“Not only may he be as good as there is in America, but he may be the best tackle to have ever played at Florida State.” Behind those words of Assistant Head Coach Chuck Amato, Alphonso “Chub” Carreker led the Seminole defensive line for practically his entire tenure at FSU. Following the likes of Hall of Famer Ron Simmons, Carreker became well known to opposing offensive lines, often being double or even triple-teamed. One of the hardest working players ever to play at Doak Campbell Stadium, he was an intense player and team leader who provided the Seminoles with inspiration and the drive to endure. Says Coach Bobby Bowden, “We have gotten everything from him we have asked for.” Today, Alphonso Carreker stands as a challenge to all Seminoles to live up to their potential.


An incredible 12-time All-American and two-time national champion, Michelle Finn was ranked among the top 10 sprinters in the United States. Finn holds the Florida State record for 100 meters and also boasts FSU’s two best times. In addition, she ran on the United States gold medal-winning 400 Meter Relay team in the 1986 Goodwill Games in Moscow. An international world-class athletes since her graduation from Florida State, Finn recently became the 1990 TAC/USA’s National Indoor Champion. Michelle Finn without question is one of the truly great women athletes to compete at Florida State.


Although he finished his 33-year career at Florida State as a Vice President, Pat Hogan’s roots were in athletics and the Seminole sport program has always been his true love. Upon his retirement he was affectionately called the University’s Chief “Friend-Raiser.” But people in and around could have given him that tag as early as 1952 when he first stepped onto the FSU campus as a student, taking a job as an assistant in the Sports Information Office. While Florida State’s athletic program bounded from new-born to major college contender, Pat Hogan cultivated the public image and opened wide the FSU gates to a statewide press corps that for years had known only one college program. He literally set the standard for which all college SID’s strive. The student-athletes, coaches, administrators and colleagues from his days in the world of sports still fondly recall his friendliness, hard work and ability in the public relations field. During his climb to the Vice Presidency he never forgot his roots in FSU sports, helping the Seminole program virtually on a daily basis with his behind-the-scenes goodwill and thoughtfulness. Pat Hogan has truly been an invaluable cog in Florida State’s drive to national prominence.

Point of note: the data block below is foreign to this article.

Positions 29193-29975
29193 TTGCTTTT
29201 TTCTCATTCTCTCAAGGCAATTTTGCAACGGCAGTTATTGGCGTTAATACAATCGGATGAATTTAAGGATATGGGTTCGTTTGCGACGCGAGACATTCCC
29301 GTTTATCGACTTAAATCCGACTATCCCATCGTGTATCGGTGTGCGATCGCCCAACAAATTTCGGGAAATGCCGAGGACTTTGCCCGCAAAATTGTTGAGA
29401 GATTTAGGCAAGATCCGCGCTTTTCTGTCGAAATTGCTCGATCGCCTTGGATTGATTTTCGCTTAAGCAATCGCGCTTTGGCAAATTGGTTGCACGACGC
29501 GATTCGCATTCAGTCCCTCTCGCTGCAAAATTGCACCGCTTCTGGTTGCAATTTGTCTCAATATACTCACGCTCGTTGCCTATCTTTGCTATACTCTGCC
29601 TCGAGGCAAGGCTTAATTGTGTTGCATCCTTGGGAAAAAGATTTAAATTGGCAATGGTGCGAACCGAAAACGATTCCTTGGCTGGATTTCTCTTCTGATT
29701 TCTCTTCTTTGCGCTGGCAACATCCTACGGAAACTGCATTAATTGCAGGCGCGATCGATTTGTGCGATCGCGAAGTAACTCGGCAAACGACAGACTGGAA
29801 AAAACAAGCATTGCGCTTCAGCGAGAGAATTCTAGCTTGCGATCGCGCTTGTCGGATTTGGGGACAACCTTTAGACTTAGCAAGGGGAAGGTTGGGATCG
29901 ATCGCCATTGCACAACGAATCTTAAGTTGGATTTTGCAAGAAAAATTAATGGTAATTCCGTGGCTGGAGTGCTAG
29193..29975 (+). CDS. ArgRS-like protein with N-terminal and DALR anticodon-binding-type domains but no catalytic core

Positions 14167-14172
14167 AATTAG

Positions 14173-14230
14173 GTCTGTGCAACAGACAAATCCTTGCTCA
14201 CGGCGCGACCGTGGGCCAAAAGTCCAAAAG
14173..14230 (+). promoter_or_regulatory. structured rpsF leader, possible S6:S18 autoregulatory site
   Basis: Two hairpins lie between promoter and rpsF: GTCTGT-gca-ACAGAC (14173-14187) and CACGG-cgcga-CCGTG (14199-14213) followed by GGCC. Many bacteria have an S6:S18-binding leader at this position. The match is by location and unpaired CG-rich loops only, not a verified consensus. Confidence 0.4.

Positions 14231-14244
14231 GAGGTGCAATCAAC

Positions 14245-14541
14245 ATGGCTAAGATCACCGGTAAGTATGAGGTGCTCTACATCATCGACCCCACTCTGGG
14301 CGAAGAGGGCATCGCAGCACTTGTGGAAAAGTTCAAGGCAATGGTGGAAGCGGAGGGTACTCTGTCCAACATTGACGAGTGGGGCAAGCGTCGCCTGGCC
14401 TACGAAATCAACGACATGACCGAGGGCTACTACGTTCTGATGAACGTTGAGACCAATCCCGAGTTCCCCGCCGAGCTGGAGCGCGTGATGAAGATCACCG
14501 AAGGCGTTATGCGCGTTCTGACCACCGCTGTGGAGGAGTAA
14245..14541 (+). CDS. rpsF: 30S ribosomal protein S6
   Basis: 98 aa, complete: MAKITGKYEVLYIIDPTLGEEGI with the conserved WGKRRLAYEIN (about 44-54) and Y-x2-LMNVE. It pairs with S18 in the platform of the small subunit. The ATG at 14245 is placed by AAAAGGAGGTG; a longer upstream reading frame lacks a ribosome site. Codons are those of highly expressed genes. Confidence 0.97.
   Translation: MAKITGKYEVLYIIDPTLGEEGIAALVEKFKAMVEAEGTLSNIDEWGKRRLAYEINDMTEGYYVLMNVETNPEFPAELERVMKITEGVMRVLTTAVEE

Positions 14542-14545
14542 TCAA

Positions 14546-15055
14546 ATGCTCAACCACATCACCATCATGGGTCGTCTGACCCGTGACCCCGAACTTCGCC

A few months after Kenny Knox started playing golf at age nine, he knew this was the game for him. “I never though about anything else,” he says. A two-time All-American at Florida State, Knox won the 1977 Southeastern Amateur Championship his junior year with the Tribe. His dedication at Florida State led him all the way to becoming a winner on the PGA Tour. Knox went from winning Tallahassee’s Jim Lee Open the summer after his freshman year at Florida State to big time wins on the PGA Tour like the 1986 Honda Classic and the 1987 Hardee’s Golf Classic. In 1989 he brought in five top-ten PGA finishes. A resident of Tallahassee, Kenny Knox has never ventured far from home, returning to the city every time he has a break from the tour. He has opened several local businesses and is a frequent visitor to FSU athletic events. One of the most well-liked pros on the tour, Kenny Knox has made his city and his alma mater proud.